Thursday, 18 September 2014

A Poem For Scotland



The old stories are often the best and by the best I mean the scariest. One of the most terrifying creatures of Celtic folklore is the Kelpie or Water Horse.  It comes trotting up to you, all My Little Pony, tossing its long mane and floppy forelock – however! Should you be so foolish as to mount it, its eyes flame, you find you are stuck to its back with no escape, and it leaps into the nearest stretch of water where it will eat you.

This is a true story told to me by a friend who lived for a time on Skye. 


Cailpeach

The horse is white, not grey. Not
a runaway from a field. Nobody here or hereabouts
owns a white horse.

What’s more, your dog, the Kerry Blue,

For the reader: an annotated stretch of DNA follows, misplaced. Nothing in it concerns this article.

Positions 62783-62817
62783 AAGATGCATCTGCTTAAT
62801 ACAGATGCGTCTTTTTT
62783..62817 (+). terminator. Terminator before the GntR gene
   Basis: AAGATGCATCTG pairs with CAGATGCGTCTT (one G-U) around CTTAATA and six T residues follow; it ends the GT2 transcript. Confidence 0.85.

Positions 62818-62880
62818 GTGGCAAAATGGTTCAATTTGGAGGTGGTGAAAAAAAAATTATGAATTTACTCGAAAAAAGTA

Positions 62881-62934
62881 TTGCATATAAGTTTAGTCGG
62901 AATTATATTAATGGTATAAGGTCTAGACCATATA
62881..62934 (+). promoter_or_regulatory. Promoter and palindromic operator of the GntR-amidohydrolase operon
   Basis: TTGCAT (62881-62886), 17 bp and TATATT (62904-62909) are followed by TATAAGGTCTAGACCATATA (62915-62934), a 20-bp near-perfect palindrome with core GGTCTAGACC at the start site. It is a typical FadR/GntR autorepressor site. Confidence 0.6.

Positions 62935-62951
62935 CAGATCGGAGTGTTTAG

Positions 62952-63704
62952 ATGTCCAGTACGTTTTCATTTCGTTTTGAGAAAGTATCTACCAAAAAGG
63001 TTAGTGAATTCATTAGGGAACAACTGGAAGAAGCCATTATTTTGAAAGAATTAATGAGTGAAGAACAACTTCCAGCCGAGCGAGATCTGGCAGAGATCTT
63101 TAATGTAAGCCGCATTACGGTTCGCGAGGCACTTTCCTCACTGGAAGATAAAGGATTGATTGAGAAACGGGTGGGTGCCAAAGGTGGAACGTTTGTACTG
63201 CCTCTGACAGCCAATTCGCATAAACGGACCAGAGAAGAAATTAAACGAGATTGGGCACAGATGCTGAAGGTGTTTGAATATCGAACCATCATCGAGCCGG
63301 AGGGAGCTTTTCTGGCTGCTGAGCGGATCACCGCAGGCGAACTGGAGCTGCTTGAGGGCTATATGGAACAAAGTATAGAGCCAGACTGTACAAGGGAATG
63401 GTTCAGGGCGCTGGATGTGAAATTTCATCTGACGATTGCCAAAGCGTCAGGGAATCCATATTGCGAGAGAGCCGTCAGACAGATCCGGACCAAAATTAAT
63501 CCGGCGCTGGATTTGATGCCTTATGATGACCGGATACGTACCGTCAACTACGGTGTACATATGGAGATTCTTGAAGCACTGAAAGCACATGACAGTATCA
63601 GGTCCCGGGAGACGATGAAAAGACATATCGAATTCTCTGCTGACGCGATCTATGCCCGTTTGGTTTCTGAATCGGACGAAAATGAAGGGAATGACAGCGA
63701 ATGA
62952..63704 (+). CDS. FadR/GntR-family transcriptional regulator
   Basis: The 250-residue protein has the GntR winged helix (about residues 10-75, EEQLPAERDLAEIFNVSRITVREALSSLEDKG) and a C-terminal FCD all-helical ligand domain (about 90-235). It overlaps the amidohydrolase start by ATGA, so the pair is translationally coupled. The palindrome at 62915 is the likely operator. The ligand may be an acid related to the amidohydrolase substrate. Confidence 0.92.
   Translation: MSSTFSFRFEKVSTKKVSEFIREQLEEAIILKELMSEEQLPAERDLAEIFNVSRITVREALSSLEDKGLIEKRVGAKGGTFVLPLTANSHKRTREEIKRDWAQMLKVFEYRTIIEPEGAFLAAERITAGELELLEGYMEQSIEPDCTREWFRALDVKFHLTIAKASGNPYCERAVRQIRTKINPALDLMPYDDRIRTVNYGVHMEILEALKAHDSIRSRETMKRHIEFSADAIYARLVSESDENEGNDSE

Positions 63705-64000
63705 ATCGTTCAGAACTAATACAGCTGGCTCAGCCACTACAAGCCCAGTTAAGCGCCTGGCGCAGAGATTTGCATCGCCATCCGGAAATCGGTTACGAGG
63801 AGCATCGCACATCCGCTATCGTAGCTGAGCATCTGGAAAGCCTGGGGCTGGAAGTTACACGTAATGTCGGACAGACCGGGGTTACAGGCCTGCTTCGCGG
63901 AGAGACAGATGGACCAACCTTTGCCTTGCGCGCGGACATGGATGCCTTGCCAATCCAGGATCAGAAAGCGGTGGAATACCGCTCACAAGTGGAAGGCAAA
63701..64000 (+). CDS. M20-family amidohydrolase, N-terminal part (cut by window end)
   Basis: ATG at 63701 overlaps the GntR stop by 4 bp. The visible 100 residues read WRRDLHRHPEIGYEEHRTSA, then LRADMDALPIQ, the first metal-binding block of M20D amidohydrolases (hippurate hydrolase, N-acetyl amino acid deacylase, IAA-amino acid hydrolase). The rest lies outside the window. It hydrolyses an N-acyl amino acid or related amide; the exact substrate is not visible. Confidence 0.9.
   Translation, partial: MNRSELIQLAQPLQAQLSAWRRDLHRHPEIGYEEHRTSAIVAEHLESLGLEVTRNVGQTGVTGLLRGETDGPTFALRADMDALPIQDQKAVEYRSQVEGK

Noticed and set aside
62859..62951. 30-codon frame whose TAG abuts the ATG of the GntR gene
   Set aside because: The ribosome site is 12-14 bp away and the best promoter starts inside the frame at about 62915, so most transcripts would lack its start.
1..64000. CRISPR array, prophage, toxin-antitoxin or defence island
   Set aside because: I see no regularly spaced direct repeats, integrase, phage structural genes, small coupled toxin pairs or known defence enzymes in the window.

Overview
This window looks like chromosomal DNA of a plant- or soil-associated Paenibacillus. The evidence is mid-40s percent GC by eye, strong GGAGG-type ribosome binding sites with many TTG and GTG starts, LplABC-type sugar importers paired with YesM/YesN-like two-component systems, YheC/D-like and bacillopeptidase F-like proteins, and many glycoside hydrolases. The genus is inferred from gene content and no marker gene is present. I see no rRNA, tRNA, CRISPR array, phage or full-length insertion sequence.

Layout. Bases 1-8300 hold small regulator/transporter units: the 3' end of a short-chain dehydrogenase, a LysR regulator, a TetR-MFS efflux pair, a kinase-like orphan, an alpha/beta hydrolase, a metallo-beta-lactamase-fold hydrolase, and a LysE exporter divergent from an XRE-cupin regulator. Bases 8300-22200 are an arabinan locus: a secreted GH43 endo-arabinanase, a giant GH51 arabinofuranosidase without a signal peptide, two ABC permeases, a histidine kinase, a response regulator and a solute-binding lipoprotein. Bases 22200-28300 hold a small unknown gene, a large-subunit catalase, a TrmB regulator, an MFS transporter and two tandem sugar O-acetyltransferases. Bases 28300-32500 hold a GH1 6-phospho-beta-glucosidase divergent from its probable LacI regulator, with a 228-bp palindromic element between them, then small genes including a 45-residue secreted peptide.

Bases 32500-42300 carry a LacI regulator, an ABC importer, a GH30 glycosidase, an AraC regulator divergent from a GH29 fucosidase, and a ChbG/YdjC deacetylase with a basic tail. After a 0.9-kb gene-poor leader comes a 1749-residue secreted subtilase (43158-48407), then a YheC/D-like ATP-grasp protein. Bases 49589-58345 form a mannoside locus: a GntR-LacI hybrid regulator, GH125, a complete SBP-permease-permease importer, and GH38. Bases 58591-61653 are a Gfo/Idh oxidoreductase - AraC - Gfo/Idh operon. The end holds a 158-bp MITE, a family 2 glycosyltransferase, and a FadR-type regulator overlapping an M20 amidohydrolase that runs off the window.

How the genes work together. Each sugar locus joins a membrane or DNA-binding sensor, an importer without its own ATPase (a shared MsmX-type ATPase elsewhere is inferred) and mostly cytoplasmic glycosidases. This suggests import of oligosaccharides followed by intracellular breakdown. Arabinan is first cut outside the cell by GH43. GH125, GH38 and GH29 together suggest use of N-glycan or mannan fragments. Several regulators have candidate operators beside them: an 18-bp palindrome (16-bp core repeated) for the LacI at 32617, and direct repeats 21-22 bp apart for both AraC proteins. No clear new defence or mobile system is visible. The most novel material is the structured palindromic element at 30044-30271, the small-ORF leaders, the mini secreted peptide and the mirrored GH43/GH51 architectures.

is doing what dogs do when they chance
on the uncanny,

standing motionless and staring
at the shore where Saint Columba
made his landing.

This horse is whiter than any dove,
so bright it stings your eyes
like salt,

sears itself into your mind,
drags your hesitant feet
towards the brooding Sound,

as it surges over shingle, rocky skerries,
vanishing behind sheer cliffs,
reappearing.

When you reach the tideline
the beast will be gone.
You’ll see no hoof prints in the sand

and you’ll question the memory of a horse,
dreamt from spindrift,
beating its ancient bounds,

even as your dog 
explores and sniffs, barks for you
to throw her sticks.


© Deborah Harvey 2014 


This poem is from my new collection, Map Reading for Beginners, which is published tomorrow by Indigo Dreams and available from them, Amazon if you must, and all good independent bookshops ... or from me personally at the launch in Bristol on 26th September. It would be good to see you there!


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